INDIANAPOLIS (Nov. 2, 2015) – The candidates for Indianapolis mayor have reached the final leg of the campaign Monday night, hours before polls open Tuesday morning.
“Don’t forget, vote tomorrow,” Republican candidate Chuck Brewer told residents in one Indianapolis neighborhood Monday afternoon.
The last-minute door knocking and hot rhetoric reached its peak Monday, both from supporters and the candidates vying to the new mayor.
And in typical political fashion, new accusations and reassurances were introduced to try and sway votes.
On Saturday, Brewer publicly questioned a $50,000 donation give to Democrat Joe Hogsett’s campaign from a group called Indy Project Venture LLC. The group said in a statement it represents a number of local executives. And Hogsett responded by calling it a push to create a last-minute controversy.
“In the last couple of days, things have seem to slide a little bit away, but we can overlook that,” Hogsett said Sunday.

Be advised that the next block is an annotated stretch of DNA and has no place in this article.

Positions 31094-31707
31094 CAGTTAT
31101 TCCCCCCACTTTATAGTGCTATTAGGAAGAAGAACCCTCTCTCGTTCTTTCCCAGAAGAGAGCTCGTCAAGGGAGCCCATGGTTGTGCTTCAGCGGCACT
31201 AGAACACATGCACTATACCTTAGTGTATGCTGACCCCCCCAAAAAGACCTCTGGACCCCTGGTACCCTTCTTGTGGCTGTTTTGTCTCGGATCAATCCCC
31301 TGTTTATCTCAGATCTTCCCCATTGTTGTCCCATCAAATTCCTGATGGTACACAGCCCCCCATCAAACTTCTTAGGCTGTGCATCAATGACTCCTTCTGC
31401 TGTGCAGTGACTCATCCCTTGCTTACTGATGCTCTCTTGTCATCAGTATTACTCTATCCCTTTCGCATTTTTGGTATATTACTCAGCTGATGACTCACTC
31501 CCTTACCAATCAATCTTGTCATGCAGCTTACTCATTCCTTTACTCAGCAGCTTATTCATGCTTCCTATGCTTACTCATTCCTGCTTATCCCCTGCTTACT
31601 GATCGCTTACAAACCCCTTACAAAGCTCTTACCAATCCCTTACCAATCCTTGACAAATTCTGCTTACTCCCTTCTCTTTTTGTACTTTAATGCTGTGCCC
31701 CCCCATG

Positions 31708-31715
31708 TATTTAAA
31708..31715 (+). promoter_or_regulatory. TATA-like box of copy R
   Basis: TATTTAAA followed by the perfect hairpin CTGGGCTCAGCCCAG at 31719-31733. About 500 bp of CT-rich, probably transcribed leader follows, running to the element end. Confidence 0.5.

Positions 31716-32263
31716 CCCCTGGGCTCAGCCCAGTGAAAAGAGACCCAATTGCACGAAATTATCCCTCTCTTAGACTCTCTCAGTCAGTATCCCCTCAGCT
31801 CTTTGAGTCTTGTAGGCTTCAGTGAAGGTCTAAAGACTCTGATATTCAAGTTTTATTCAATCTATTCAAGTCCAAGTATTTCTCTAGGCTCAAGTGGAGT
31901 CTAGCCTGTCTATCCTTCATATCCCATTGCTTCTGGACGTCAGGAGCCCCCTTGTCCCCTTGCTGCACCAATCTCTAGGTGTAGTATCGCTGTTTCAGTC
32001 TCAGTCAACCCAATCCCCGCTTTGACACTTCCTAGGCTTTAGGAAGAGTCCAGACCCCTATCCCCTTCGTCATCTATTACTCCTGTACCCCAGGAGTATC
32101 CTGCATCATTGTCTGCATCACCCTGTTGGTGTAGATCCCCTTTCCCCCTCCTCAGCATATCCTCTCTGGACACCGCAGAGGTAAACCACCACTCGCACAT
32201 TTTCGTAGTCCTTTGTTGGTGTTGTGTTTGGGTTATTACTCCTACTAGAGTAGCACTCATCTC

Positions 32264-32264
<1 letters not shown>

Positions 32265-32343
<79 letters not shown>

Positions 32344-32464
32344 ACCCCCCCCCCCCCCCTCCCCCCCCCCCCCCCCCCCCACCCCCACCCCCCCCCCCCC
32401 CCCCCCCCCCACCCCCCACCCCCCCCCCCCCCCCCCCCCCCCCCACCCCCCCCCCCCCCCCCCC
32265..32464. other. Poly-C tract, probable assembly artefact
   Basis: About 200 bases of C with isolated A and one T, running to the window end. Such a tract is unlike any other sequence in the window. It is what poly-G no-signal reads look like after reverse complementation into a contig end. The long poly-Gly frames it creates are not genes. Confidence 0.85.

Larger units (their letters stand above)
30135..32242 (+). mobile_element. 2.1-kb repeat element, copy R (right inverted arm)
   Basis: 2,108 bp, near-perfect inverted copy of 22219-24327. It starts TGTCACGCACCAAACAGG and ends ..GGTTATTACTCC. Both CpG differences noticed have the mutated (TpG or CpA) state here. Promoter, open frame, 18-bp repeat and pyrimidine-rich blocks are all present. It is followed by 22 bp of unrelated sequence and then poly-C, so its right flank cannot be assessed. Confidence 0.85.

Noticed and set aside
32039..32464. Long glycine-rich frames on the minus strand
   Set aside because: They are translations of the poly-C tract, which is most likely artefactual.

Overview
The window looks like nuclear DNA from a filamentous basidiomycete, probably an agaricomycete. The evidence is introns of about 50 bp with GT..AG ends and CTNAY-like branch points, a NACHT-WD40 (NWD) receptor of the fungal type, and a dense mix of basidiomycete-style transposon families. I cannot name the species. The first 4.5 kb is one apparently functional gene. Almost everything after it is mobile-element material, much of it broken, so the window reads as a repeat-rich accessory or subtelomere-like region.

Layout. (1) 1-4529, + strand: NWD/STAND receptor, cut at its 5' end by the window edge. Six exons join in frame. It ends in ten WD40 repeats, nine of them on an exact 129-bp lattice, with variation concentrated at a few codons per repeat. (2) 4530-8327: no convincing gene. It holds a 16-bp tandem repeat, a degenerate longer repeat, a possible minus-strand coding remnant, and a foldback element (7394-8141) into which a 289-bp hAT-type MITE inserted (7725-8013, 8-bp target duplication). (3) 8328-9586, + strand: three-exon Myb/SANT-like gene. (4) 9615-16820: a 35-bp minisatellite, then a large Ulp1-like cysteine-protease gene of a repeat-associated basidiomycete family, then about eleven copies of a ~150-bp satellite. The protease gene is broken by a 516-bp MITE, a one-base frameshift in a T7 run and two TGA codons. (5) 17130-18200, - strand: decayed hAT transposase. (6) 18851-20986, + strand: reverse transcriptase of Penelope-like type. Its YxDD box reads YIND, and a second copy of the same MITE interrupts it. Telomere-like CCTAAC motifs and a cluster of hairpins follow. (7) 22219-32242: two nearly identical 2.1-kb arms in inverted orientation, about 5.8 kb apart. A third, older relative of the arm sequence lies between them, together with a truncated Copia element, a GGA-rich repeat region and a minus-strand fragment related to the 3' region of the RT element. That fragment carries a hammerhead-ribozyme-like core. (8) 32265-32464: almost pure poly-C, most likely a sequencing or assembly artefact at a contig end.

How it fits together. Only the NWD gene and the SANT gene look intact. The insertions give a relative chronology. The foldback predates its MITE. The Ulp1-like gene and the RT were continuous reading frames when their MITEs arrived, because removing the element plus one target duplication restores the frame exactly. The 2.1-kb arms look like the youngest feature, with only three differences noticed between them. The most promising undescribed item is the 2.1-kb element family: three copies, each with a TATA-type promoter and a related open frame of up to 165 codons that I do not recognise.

A flyer from the Indiana Republican Party recently distributed also questions Hogsett’s tough on crime stance and sentences during his time as U.S. Attorney.
“I think it certainly shows under his time as U.S. Attorney, criminals who were convicted of crimes are spending less time in jail,” Kyle Walker said, chair of the Marion County Republican Party.
Monday afternoon Marion County Prosecutor Terry Curry and Sheriff John Layton held a news conference, strongly discrediting the claims.
“It’s all filthy lies,” Layton said. “It’s untruths. And the people of Marion County need to know that, and who better to bring out the truth than the sheriff, right? And so I’m here today for that reason.”
As the campaigns near dusk Monday evening, months of work, accusations and millions of dollars will now be left in the hands of Indianapolis voters.
“We cannot rely on law enforcement alone,” Hogsett said Sunday. “IMPD is already stretched too thin, and if we’re going to meaningful address this rise in gun violence and homicides, it’s to gake a community effort.”
Both candidates said tackling the city’s crime will be a top priority.
“Sometimes you can hear single parents communicate the fact they’re barely making it,” Brewer said. “And they want, all of us want, is a safe and stable neighborhood.”
Both Brewer and Hogsett plan to vote early Tuesday morning, then spend the evening with supporters watching results come in.